It would only take one cyber breach of one law firm for the public to lose trust in the legal profession, according to Law Council of Australia president Stuart Clark AM.
“At the end of the day, client confidentiality lies at the very centre of the client-lawyer relationship,” he said.
“It’s a fundamental issue, it’s a fundamental plank of our justice system.”
Yesterday, the Law Council of Australia launched a major campaign to strengthen the legal profession’s defence against the increasing threat of cyber security.
Speaking at the launch, Mr Clark said that while some firms are heavily prioritising cyber security, a lot more needs be done to safeguard the profession as a whole. He stressed that cyber risk affects all lawyers: from large firms to sole practitioners and barristers.
“What we want to do is get the message out there to every lawyer... to every law firm, large and small. To solicitors and to barristers,” he said.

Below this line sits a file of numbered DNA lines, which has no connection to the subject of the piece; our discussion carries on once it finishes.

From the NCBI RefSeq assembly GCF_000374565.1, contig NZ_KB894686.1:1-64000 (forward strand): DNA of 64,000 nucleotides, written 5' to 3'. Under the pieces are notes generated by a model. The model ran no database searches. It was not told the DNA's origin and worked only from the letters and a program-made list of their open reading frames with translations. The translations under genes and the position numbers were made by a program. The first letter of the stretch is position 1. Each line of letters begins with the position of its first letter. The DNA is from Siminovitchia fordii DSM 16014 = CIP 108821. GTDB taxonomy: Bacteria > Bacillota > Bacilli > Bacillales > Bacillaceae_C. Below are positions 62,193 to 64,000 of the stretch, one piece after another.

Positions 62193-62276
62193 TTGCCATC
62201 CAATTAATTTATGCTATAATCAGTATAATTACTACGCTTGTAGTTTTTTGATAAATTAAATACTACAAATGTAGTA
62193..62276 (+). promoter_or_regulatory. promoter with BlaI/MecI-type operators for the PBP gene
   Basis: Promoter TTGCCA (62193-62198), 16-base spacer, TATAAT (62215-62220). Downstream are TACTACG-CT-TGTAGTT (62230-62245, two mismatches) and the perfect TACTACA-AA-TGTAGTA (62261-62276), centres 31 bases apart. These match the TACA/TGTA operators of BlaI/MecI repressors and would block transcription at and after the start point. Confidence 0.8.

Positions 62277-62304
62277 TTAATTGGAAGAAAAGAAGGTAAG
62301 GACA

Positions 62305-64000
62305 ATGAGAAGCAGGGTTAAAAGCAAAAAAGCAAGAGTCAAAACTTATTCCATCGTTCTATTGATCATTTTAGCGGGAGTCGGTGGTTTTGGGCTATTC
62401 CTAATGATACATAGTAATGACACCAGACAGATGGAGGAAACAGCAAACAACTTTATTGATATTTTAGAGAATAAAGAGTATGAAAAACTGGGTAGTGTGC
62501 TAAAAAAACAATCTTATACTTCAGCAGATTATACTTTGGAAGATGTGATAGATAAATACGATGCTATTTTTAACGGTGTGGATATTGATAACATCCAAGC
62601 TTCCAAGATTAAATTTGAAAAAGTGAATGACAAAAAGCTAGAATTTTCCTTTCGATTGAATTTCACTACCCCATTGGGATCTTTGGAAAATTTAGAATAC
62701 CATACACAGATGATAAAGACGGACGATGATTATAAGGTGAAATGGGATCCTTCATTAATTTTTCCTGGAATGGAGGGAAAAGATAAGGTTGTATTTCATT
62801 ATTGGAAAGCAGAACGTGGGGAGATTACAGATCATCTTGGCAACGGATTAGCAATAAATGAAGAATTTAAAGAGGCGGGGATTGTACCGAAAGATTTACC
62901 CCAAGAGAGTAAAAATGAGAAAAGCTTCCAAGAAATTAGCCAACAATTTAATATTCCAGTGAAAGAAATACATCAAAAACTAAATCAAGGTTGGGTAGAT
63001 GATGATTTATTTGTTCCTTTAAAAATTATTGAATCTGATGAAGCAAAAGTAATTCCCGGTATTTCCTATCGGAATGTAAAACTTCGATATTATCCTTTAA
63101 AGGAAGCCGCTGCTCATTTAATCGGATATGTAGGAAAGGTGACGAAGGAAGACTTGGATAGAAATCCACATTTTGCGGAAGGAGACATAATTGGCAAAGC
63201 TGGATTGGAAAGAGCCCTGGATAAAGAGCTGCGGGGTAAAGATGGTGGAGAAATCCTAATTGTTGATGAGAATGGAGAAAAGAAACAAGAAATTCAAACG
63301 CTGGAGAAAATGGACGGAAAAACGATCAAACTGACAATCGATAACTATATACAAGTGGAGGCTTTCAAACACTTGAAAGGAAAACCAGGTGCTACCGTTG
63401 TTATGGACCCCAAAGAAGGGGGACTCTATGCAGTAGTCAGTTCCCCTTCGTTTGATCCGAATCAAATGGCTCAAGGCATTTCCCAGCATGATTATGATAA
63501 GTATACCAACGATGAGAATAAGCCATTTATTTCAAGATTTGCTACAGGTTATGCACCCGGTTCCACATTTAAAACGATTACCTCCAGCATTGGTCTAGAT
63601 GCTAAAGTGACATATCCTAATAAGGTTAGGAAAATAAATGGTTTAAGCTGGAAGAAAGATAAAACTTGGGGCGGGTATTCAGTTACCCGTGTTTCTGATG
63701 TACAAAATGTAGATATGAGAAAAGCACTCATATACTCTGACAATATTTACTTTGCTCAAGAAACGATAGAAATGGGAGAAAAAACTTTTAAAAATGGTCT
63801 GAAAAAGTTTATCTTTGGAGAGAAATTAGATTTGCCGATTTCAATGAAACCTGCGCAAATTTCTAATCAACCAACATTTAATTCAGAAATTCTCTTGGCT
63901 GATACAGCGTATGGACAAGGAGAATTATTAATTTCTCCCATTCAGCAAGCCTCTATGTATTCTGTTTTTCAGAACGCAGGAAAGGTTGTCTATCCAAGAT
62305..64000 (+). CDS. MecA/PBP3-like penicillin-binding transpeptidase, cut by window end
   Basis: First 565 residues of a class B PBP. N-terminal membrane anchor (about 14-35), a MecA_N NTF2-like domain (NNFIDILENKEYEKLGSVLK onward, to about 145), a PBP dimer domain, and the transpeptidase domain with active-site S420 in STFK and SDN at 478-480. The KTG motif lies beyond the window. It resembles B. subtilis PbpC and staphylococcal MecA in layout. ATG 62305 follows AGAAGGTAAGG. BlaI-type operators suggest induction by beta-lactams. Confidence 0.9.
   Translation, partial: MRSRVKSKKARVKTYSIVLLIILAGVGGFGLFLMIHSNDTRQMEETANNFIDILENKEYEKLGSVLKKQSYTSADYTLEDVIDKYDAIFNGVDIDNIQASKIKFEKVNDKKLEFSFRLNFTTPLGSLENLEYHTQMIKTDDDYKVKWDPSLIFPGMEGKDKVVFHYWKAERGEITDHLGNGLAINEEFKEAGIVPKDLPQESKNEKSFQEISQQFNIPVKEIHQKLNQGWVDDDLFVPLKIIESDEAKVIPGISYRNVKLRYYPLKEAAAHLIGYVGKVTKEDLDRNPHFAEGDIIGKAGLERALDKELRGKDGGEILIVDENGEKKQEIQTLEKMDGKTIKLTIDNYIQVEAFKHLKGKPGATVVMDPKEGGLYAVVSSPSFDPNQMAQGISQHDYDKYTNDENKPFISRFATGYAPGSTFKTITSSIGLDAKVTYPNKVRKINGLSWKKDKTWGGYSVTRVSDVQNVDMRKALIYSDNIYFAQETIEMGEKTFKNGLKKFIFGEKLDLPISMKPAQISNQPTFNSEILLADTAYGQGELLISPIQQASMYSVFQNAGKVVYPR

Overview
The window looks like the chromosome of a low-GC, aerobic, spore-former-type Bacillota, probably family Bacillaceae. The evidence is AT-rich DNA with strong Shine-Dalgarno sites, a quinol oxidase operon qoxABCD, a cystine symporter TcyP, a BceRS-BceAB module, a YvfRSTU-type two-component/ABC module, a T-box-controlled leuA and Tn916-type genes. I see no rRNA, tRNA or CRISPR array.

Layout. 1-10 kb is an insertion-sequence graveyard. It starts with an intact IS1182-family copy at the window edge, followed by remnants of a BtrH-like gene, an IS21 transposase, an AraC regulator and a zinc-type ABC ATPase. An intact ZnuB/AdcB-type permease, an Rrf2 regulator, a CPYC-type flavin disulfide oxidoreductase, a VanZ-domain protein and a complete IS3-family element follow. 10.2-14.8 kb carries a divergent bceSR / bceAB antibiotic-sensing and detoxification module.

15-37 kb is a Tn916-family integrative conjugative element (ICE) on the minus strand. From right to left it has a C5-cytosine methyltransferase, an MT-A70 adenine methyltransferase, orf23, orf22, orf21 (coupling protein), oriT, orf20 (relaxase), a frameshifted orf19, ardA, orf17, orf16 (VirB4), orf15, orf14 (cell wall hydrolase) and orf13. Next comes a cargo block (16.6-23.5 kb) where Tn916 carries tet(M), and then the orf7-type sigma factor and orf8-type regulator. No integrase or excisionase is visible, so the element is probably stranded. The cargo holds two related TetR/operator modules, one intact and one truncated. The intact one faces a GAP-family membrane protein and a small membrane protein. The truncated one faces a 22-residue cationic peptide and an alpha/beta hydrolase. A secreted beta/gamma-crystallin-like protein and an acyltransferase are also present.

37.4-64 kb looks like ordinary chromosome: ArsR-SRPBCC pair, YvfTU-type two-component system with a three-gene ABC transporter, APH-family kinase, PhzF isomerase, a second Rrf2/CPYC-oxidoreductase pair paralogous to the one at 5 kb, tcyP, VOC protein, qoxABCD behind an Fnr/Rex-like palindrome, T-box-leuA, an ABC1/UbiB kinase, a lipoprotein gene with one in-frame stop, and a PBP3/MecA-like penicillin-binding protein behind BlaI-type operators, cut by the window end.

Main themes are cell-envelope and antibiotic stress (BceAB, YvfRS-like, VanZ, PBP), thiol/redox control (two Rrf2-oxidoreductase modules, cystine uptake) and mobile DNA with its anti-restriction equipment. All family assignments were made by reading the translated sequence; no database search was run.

The solution is Cyber Precedent, a website comprised of training toolkits and various checklists aimed at the entire profession.
Dan Tehan, minister assisting the PM for Cyber Security attended the launch. In his address, he said that it’s important to tackle the issue as a whole, in collaboration with the government.
“Cyber crime is happening in Australia… and the impact is real,” he said.
“$1 billion is the conservative estimate that we put on what cyber crime is costing the Australian economy on an annual basis.
“Cyber crime isn’t only impacting large-scale businesses, it’s impacting small businesses as well.
“Law firms have to understand that they are part of the network that we need as a nation to help keep ourselves secure.”
He said that the hope is that other industry groups will follow, with similar initiatives to what the Law Council has developed with Cyber Precedent.
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